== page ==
It’s not often that documents from inside Google are leaked on the internet, and when they do webmasters tend to pay a lot of attention. The Google Quality Raters Guidelines recently surfaced on the web giving an insight into what Google considers SPAM and how they evaluate the quality of search results.
The handbook gives details on how Google rates the accuracy of their own search algorithm and what pages are classified as SPAM. According to the handbook, Google classifies webspam under the following categories:
- PPC Pages – Web pages setup for the purpose of collecting PPC revenue without providing any or much of their own content.
- Parked Domains – Sites that are setup on expired or parked domains to exploit pre existing backlinks.
- Thin Affiliates – A page that exists to deliver a visitor to a page on another domain with a different owner.
- Hidden Text and Hidden Links – Page that include hidden text designed to trick search engine robots.
- Keyword stuffing – Web pages that load with excessive keywords to draw search robots to their pages.
- 100% frame – Pages that use frames to deliver different looking content to search spiders and users.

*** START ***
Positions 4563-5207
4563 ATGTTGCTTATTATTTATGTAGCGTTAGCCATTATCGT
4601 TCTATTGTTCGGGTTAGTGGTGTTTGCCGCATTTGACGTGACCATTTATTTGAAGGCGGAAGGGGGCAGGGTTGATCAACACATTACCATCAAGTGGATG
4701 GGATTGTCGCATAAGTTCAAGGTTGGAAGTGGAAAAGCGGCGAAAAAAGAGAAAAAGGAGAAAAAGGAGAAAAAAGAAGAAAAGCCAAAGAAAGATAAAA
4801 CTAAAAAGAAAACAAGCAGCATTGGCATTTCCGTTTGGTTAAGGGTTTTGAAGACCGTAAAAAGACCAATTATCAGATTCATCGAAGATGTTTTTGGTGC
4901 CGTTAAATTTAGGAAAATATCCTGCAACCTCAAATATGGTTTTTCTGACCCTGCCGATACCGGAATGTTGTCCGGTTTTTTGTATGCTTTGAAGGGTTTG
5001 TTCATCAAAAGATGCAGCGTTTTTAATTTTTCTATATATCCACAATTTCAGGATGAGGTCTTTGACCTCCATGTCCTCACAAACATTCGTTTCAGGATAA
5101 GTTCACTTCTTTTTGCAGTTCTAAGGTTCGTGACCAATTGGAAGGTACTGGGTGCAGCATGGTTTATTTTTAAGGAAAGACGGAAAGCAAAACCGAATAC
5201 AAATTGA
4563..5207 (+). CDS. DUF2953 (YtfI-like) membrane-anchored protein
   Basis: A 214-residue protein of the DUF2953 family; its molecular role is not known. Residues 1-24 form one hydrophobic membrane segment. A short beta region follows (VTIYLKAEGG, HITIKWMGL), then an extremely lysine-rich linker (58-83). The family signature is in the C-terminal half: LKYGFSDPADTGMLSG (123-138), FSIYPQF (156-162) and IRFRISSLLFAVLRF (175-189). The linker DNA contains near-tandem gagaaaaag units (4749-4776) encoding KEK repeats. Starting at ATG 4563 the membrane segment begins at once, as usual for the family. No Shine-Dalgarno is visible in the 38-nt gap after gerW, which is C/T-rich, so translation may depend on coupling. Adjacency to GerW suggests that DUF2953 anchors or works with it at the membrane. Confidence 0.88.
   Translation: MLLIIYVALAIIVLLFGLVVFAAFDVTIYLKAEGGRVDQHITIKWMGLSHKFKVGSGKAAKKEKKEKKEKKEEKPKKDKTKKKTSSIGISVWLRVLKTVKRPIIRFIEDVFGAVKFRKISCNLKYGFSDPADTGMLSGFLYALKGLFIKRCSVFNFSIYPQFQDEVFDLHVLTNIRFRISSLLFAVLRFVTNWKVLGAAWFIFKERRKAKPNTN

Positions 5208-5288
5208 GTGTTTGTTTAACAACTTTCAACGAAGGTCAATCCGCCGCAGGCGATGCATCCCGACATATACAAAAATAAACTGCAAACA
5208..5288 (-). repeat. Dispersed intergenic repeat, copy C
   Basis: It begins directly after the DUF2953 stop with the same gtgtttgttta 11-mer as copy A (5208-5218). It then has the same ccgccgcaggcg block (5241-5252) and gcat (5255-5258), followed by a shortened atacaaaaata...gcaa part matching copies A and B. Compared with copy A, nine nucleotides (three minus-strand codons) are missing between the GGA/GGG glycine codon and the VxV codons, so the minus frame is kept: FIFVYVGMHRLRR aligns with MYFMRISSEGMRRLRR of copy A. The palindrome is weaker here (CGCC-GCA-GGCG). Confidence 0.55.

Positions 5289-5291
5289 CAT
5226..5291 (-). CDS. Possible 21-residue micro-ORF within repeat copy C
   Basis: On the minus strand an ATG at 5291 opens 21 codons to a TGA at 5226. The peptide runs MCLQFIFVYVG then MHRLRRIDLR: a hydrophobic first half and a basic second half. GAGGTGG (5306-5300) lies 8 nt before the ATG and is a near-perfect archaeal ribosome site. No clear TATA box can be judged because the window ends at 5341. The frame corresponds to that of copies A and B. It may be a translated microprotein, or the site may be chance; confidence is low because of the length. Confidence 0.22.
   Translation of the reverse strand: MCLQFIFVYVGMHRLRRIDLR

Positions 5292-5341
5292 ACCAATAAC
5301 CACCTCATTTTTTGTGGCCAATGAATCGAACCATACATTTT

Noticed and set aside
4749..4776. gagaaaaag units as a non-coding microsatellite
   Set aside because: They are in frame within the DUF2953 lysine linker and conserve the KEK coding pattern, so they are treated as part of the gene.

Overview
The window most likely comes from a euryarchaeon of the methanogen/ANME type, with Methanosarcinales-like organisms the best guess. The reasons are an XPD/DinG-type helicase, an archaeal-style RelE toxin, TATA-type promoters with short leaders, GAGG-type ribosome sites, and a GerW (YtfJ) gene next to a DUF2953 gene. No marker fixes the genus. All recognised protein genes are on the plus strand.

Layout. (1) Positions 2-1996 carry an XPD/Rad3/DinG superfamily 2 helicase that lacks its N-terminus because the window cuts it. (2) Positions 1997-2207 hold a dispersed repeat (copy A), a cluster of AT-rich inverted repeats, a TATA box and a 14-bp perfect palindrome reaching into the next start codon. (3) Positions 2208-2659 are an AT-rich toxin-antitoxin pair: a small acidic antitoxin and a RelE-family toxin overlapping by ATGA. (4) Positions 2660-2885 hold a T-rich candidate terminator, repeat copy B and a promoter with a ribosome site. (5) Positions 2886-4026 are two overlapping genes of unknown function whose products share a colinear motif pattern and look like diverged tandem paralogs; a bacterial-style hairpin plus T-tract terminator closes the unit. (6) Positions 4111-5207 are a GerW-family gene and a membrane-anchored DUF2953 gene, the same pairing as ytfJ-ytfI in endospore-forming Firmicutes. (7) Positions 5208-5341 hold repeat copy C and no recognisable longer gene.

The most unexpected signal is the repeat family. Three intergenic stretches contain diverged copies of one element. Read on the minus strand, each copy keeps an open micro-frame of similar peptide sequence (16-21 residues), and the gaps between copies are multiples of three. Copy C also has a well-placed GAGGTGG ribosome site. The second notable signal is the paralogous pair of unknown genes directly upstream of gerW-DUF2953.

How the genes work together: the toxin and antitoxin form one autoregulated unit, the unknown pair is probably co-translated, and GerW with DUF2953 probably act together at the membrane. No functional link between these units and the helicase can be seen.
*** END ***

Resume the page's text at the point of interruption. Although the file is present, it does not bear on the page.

- Sneaky redirects – Web pages that present different content to the user and robot by redirecting visitors through a series of pages.
This guide gives detailed descriptions on all of the above methods and even includes examples of sites currently spamming search results. Some of the examples given even mention quality guidelines for online merchants eg:
- a “view your shopping cart” link that stays on the same site and updates when you add items to it,
- a return policy with a physical address,
- a shipping charge calculator,
- a “wish list” link, or a link to postpone purchase of an item until later,
- a way to track FedEx orders,
- a user forum,
- the ability to register or login,
- a gift registry, or
- an invitation to become an affiliate of that site
Reading the guide gives an insight into the inner workings of a Google search and I thoroughly recommend all webmasters read it.